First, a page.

People stayed away from Pitt Stadium today. Brigham Young couldn't be much good, they reasoned, if its starting quarterback was a guy few fans have heard of.

Robbie Bosco, the successor to record-setting Steve Young, indeed looked so nervous early in the game it was a wonder he could take snaps from center. But his 50-yard touchdown pass to Adam Haysbert with 1:37 left lifted unranked, rebuilding BYU to a startling 20-14 upset over No. 3 Pitt.

Bosco, a junior from Roseville, Calif., was starting his first game and missed four of his first five passes. But he finished with 25 completions in 43 attempts for 325 yards and the game-winning touchdown before only 40,263.

"The kid really got confident and came on at the end," Pitt Coach Foge Fazio said. "He showed a whole lot of poise toward the end of the game."

The Cougars had converted only two of 11 third-down plays all afternoon. But this time, on third and four from just short of midfield, free safety Bill Callahan cheated close to the line, expecting Bosco to throw underneath the zone coverage, near the first-down marker.

"During my cadence I could see their free safety come up," Bosco said. "It's our '63' play. We have one guy running a post and another slanting across the middle. He (Callahan) kind of got lost and I just went for the post."

BYU Coach Lavell Edwards said he was hoping Bosco would complete a first-down pass and continue the drive to get into field goal range. But Callahan's mixup left cornerback Keith Tinsley without help. Haysbert, open by a couple of steps, caught the ball at the 20 and ran in untouched.

"We thought their defensive backs might get screwed up in the traffic of our motion, and it happened," said Haysbert.

The BYU players were obviously delighted, not just with winning but with beating Pitt at home, and with winning a game "out here in the East" where people have tended to dismiss Brigham Young as a pretty good team in a Western Athletic Conference.

"I heard on the news here that Brigham Young was supposed to be a third-class type of football power," Bosco said. "Everybody said Pitt would blow us away. A lot of people figured it would be such a bad game, it wouldn't be worth coming. Well, they missed a good game."

Haysworth said, "We were pumped. We knew nobody respected us out here. But to win here, we've proven something, to a point."

Pitt, with the aid of a controversial pass interference call, mounted a final drive after Bosco's touchdown pass. But substitute quarterback John Cummings was sacked en masse at the BYU 30 on fourth down with 40 seconds left.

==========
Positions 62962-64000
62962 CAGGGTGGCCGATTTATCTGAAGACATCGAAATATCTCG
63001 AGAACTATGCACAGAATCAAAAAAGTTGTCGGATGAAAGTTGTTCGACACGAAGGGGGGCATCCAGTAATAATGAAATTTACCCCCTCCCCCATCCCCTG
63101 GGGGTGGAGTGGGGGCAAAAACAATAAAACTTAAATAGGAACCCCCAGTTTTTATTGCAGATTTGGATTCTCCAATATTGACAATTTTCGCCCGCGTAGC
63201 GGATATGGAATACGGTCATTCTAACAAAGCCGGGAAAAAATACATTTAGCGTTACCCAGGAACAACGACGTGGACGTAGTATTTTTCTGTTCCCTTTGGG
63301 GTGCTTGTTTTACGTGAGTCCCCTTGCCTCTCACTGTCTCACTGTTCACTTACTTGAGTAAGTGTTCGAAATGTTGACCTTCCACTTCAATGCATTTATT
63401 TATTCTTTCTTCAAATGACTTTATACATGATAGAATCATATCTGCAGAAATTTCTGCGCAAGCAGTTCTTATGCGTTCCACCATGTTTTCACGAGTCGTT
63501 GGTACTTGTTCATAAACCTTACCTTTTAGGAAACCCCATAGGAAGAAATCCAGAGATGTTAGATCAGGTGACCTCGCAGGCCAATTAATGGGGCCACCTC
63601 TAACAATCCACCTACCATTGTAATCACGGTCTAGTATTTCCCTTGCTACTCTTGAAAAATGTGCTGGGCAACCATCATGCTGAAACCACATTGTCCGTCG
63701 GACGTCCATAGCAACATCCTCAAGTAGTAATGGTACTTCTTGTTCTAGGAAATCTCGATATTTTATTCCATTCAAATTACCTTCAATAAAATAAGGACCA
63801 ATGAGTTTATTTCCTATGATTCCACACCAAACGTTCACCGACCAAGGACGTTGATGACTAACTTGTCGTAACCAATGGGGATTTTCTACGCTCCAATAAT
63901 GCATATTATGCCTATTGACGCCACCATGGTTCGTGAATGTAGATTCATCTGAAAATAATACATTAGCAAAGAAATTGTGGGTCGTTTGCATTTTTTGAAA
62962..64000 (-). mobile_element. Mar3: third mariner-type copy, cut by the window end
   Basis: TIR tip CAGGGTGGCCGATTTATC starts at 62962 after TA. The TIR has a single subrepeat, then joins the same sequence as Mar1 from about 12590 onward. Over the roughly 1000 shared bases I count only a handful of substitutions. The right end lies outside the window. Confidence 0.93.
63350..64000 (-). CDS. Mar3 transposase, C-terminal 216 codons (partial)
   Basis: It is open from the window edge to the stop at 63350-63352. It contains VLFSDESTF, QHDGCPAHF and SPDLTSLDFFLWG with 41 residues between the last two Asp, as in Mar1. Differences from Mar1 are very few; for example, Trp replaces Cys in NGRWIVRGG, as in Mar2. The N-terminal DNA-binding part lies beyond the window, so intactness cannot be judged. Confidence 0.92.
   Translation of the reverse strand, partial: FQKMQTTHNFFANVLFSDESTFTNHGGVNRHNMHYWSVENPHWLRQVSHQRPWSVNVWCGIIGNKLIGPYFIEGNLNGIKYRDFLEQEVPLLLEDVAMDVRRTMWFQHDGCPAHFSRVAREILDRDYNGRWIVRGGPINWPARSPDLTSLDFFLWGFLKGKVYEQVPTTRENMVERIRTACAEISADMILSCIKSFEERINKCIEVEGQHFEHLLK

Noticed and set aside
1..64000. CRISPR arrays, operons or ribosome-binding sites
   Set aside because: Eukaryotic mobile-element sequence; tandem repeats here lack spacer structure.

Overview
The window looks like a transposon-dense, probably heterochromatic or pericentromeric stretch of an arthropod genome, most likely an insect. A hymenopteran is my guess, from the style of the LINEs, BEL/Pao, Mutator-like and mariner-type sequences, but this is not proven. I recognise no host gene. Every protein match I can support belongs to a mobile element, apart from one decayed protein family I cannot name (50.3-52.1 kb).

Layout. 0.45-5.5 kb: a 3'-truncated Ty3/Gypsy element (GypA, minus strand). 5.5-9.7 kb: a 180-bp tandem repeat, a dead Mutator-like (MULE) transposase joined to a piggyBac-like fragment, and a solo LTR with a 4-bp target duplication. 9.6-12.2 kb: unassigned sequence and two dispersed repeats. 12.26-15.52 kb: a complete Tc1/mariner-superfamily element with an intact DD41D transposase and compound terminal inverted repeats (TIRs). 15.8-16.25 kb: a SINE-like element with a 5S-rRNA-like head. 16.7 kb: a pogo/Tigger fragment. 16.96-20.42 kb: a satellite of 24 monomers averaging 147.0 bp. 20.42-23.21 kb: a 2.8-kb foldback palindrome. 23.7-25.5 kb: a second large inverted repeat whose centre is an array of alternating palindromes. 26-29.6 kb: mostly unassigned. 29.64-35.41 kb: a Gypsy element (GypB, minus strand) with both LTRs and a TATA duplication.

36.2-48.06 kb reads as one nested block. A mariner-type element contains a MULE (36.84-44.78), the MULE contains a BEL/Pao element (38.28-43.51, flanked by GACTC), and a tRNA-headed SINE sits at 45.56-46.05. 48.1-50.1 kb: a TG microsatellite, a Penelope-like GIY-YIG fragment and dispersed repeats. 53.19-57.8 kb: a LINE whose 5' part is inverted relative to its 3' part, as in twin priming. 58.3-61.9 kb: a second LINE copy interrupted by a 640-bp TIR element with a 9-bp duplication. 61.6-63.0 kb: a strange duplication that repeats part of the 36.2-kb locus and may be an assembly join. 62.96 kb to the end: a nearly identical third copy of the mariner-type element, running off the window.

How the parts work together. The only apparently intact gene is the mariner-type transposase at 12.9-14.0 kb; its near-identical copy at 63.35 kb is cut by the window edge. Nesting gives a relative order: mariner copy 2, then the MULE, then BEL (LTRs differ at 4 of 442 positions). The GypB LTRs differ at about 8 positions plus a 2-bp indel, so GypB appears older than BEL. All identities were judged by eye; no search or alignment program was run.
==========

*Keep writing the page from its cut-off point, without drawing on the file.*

That left Fazio to say afterward, "The team that won the national championship last year (Miami) lost the first game. It's a long season."

BYU's victory was such a shock because the Cougars lost almost every significant player from last year's team that won 11 straight games after losing the opener. BYU lost not only Young but its three top receivers and three best running backs. BYU did enter the game with the third-best record among college football teams in the last five years, but Pitt was second.

The Cougars held a 3-0 lead at halftime because of Lee Johnson's 37-yard field goal, and some strange play selection from the Panther signal callers, who didn't seem to realize they had a 285-pound tackle/bludgeon named Bill Fralic.

Despite Pitt's offensive inefficiency, it led, 14-3, in the third quarter on the strength of two interceptions.

Callahan intercepted Bosco and returned the ball 78 yards for a touchdown, giving Pitt a 7-3 lead with 11:35 to play in the third quarter.

One minute later, Bosco threw a pass that bounced off receiver Glen Kozlowski's chest and into the arms of Tinsley, who returned his interception 20 yards to the 20. Fullback Marc Bailey -- finally Pitt ran behind Fralic on an important play -- scored from one yard to make it 14-3.

BYU pulled to 14-9 on a 12-yard touchdown run by fullback Lakei Heimuli. Bosco's two-point conversion pass was no good.

The Cougars' defense, which was outstanding most of the day, held Pitt on the next series. Then the Cougars drove close enough for Lee Johnson to kick a 23-yard field goal with 9:15 left and make it 14-12.

Pitt's next drive ended with Bailey's failing to get two yards on third and three. Again, Pitt did not try to run behind Fralic, who is generally regarded as the best offensive lineman in the country.

After a 50-yard punt, the Cougars started the game-winning drive from their 25.

"Obviously, I am very pleased that we won the game," Edwards said, "but it was the way we won it that impressed me the most. We came back after making some pretty big mistakes and that's the making of a fine team.

"I knew our defense would give us an effort like this," he said. "Pitt has a lot of weapons but we kept them in check."

Fazio, who now has to prepare his team for Oklahoma, expected more from his running game.

"The only time we moved the ball for a score was on that 20-yard touchdown drive," he said. Halfback Chuck Scales led Pitt in rushing with 44 yards; Bailey ran for 43. The Panthers rushed for 162 yards in 47 carries.

Pitt quarterback John Congemi completed 17 of 32 passes for 171 yards, leaving the game just before the final series with various bruises.